Deepak Chopra is known around the world for spouting pseudo-scientific garbage wrapped up in spiritual feel-goodery. A new paper in the journal Judgment and Decision Making even uses Chopra’s tweets to show how some people have trouble distinguishing profound statements from bullshit.
The paper, titled “On the reception and detection of pseudo-profound bullshit,” doesn’t pull any punches. But it carefully notes that, “None of this is intended to imply that every statement in Chopra’s tweet history is bullshit.” (Emphasis mine.)
Researchers took the Chopra tweet below, published in June of 2014, and presented it to study participants along with randomly generated statements that employed “profound” buzzwords. The statements made sense grammatically, but made absolutely no sense logically.
“Ten novel meaningless statements were derived from two websites and used to create a Bullshit Receptivity (BSR) scale,” the authors explain. The researchers asked people to rate the statements on a scale ranging from profound to complete bullshit. Unsurprisingly, the sample tweet from Chopra’s Twitter feed was largely indistinguishable from bullshit.
As Dr. Emily Willingham explains in a post over at Forbes, the researchers found that there were a variety of reasons that some people found Chopra’s bullshit to be profound. They looked at the participants’ analytical thinking skills and willingness to accept implausible ideas. Those who found Chopra to be profound tended to be less skeptical of the paranormal and scored lower on cognitive and reasoning ability tests.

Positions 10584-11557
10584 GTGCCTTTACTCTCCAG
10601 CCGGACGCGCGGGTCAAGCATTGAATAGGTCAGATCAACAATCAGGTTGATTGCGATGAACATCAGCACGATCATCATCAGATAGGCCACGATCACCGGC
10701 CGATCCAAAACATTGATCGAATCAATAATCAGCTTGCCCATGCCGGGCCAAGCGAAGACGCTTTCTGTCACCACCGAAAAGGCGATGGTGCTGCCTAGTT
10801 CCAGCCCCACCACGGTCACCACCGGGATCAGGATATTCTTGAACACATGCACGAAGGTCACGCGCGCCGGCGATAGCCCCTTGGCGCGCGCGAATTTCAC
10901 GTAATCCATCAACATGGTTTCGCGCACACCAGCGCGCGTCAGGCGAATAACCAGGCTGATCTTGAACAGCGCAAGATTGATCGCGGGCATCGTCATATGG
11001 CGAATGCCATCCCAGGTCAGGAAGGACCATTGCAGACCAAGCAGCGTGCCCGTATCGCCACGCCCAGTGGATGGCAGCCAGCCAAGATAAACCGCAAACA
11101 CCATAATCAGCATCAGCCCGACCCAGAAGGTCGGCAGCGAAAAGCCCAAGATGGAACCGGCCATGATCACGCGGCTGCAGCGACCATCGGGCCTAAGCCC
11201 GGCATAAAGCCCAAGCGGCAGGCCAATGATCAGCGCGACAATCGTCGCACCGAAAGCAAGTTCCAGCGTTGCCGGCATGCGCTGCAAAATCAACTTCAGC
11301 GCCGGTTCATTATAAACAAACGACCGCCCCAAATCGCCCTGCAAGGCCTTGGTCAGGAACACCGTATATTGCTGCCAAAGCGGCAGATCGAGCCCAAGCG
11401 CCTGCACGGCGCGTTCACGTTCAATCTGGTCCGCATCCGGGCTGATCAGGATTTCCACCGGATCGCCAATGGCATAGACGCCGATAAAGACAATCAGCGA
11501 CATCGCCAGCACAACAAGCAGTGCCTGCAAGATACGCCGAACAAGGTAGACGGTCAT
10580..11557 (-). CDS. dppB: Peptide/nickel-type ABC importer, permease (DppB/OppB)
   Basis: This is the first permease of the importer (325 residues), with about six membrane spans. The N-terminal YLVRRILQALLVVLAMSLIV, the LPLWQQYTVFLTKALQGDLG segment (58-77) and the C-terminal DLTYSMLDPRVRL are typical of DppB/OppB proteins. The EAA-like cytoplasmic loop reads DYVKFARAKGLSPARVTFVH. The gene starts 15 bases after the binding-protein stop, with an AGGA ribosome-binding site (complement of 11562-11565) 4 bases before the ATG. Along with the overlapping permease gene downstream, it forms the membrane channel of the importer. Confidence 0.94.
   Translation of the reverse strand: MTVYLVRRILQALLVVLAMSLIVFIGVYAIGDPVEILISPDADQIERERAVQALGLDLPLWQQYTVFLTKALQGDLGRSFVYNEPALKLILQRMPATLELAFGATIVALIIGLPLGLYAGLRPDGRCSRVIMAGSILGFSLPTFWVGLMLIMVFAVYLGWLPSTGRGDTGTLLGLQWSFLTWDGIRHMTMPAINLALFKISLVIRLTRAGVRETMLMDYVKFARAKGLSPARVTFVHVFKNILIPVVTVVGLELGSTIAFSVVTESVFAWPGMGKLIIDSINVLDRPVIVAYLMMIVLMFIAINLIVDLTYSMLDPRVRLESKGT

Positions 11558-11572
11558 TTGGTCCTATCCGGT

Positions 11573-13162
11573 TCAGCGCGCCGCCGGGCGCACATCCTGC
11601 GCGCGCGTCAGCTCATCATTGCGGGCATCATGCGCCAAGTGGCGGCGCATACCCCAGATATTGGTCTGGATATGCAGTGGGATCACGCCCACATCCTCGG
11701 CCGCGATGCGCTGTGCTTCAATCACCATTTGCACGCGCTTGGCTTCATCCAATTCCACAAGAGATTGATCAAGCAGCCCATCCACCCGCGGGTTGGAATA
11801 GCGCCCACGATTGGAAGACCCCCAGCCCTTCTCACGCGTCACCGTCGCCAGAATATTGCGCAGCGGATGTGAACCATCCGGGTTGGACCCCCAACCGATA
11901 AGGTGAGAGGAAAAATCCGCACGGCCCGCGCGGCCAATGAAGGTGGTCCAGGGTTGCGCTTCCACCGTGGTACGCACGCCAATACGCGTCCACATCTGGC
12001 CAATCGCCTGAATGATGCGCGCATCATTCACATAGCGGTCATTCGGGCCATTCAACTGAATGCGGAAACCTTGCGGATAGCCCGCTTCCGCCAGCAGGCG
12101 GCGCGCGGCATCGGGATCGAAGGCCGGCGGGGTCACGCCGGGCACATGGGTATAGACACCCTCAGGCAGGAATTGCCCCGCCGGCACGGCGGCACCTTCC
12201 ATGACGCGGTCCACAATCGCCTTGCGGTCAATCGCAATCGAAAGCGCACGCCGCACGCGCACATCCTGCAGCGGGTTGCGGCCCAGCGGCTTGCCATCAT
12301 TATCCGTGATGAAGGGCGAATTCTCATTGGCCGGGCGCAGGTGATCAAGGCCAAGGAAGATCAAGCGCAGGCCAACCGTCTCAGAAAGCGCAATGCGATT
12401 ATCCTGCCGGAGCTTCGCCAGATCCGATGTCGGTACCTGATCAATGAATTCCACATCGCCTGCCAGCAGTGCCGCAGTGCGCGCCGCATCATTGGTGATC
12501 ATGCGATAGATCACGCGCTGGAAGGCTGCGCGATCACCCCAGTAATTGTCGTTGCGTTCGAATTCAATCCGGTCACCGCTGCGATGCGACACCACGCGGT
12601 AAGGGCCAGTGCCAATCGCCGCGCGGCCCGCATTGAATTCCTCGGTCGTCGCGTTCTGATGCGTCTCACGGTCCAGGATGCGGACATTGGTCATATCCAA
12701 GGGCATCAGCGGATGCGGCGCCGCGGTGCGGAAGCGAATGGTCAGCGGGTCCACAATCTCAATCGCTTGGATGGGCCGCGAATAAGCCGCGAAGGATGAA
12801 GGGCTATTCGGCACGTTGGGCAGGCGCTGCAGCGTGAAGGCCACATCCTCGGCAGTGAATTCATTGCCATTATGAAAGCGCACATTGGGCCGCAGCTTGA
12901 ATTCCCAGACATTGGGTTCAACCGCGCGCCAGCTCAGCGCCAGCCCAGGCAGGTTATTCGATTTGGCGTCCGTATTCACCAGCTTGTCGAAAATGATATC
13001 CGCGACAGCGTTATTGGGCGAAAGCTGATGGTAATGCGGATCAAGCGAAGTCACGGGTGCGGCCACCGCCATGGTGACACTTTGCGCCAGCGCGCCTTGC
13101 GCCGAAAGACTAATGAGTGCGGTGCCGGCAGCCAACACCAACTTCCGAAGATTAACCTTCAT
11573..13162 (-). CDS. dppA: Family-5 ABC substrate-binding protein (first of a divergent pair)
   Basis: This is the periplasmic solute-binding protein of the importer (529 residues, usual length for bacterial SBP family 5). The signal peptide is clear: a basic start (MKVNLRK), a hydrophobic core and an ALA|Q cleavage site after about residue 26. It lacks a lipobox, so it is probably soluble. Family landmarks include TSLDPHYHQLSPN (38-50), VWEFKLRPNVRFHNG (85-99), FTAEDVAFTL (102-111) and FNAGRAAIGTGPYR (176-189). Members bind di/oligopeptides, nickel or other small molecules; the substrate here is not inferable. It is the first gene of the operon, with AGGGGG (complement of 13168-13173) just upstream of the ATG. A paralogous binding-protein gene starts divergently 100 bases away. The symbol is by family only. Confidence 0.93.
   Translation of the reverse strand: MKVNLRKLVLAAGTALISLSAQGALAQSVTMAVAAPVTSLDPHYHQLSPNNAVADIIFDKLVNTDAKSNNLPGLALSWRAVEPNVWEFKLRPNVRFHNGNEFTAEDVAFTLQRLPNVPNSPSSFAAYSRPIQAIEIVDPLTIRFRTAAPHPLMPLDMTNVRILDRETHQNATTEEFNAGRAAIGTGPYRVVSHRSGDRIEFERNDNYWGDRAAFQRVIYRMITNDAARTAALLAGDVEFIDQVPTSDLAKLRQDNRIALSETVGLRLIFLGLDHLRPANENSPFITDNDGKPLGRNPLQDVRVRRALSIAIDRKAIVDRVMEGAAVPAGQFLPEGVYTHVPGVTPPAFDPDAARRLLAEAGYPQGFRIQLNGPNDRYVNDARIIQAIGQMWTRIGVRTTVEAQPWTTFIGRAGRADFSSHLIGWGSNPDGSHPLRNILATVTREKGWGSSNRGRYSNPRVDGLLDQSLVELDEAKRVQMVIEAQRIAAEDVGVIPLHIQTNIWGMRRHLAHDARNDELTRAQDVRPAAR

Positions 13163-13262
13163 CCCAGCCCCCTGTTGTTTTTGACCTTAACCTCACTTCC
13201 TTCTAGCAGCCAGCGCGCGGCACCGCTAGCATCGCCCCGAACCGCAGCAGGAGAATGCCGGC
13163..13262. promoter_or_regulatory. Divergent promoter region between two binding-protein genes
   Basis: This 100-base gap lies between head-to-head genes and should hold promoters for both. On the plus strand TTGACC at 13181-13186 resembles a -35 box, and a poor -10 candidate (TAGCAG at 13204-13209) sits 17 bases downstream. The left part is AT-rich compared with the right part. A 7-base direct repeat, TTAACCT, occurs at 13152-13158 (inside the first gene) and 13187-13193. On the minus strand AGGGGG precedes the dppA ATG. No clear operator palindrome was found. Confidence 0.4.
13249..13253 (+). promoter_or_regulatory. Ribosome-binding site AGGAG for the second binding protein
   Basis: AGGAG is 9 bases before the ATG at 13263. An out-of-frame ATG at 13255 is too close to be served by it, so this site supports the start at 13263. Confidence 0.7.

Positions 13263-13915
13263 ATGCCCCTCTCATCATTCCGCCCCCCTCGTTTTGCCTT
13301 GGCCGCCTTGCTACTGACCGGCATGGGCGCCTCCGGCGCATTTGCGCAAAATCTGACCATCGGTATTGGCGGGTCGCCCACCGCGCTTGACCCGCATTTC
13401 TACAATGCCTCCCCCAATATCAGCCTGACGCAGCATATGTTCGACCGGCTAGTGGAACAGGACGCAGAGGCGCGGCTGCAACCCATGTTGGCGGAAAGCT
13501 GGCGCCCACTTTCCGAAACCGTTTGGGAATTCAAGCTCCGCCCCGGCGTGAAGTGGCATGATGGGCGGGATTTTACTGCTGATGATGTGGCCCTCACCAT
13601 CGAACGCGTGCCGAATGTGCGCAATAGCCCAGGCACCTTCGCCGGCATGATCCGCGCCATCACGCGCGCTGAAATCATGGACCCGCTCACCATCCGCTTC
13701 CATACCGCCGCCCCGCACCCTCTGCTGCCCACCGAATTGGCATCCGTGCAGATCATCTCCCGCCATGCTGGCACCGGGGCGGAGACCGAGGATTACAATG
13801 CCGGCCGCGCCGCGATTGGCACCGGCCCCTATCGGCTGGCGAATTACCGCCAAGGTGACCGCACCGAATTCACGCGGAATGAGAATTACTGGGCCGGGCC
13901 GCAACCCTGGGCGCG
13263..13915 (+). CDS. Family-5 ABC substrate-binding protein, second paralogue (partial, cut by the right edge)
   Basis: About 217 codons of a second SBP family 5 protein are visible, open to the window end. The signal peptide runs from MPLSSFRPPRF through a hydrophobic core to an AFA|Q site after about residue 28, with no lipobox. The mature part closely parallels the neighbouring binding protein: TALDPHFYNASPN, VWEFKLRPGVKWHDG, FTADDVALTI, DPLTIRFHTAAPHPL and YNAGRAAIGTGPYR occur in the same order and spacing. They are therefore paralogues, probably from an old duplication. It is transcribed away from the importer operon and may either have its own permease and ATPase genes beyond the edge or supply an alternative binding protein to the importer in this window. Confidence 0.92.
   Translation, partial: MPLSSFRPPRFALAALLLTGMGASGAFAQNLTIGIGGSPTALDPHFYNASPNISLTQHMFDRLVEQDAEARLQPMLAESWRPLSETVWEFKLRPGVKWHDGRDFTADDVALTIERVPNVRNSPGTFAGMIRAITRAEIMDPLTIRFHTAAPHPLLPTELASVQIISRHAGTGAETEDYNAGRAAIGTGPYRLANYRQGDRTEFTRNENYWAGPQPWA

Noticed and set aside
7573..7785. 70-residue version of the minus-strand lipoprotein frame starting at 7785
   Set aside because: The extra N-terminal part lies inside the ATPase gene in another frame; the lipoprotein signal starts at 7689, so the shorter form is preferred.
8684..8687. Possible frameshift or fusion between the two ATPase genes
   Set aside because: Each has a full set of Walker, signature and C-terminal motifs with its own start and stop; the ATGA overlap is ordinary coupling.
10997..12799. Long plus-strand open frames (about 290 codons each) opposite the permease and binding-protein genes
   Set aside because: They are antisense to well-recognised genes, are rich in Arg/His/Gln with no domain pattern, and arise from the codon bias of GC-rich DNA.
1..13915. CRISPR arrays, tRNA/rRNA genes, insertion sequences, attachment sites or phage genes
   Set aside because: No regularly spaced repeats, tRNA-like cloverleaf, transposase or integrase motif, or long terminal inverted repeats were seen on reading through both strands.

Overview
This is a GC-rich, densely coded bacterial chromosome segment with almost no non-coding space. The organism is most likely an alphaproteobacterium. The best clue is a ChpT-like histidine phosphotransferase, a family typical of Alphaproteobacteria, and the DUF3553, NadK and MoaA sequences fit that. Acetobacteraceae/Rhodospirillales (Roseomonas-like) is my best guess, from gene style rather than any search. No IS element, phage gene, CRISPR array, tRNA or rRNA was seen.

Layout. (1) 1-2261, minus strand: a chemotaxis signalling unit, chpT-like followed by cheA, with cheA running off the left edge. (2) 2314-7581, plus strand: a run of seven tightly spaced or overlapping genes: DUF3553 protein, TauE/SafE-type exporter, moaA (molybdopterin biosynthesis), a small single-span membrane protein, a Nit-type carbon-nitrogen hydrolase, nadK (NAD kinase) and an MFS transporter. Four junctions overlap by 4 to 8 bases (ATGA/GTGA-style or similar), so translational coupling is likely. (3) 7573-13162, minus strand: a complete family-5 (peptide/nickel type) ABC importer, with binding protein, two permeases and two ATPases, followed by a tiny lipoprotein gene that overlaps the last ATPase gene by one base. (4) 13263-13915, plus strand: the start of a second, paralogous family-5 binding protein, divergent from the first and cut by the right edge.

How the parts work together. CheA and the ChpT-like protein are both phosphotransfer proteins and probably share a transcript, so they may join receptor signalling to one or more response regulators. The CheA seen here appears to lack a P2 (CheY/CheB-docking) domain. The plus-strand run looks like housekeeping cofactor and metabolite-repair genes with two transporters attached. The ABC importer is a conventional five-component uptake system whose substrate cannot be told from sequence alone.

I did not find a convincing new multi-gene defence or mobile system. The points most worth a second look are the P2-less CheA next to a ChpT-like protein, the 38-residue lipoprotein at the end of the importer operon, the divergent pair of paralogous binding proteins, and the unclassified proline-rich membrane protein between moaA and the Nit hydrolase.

Perhaps most importantly, Dr. Willingham also points out what effect this kind of garbled nonsense has on the real world, especially as it relates to pseudo-science and bullshit “cures” for some diseases.
These findings could very well be confirmation of what those who market certain products already know, that words that sound truthy, deep, and believable are far more compelling to their target audience than terms like “data” and “evidence.” But more profoundly (sorry), this kind of tendency also feeds into broadly resonating societal effects, such as the susceptibilities that led—and still lead—some people to chase false ‘cures’ for everything from autism to cancer, to follow false prophets who promise them transformation and revelation of hidden beauty while giving them nothing, and to confuse categories of existence and believe that the material is magical. And that is deeply, deeply important to understand.
In the researchers’ conclusion they again carefully note that bullshit is not exclusive to Chopra’s Twitter feed, but that we’re constantly exposed to more and more nonsense in our current media environment.
Chopra is, of course, just one example among many. Using vagueness or ambiguity to mask a lack of meaningfulness is surely common in political rhetoric, marketing, and even academia.
So just remember kids: Chopra isn’t the only huckster spouting nonsense that’s made to sound profound. He’s just one example of many.
Photo: Jason Kempin/Getty Images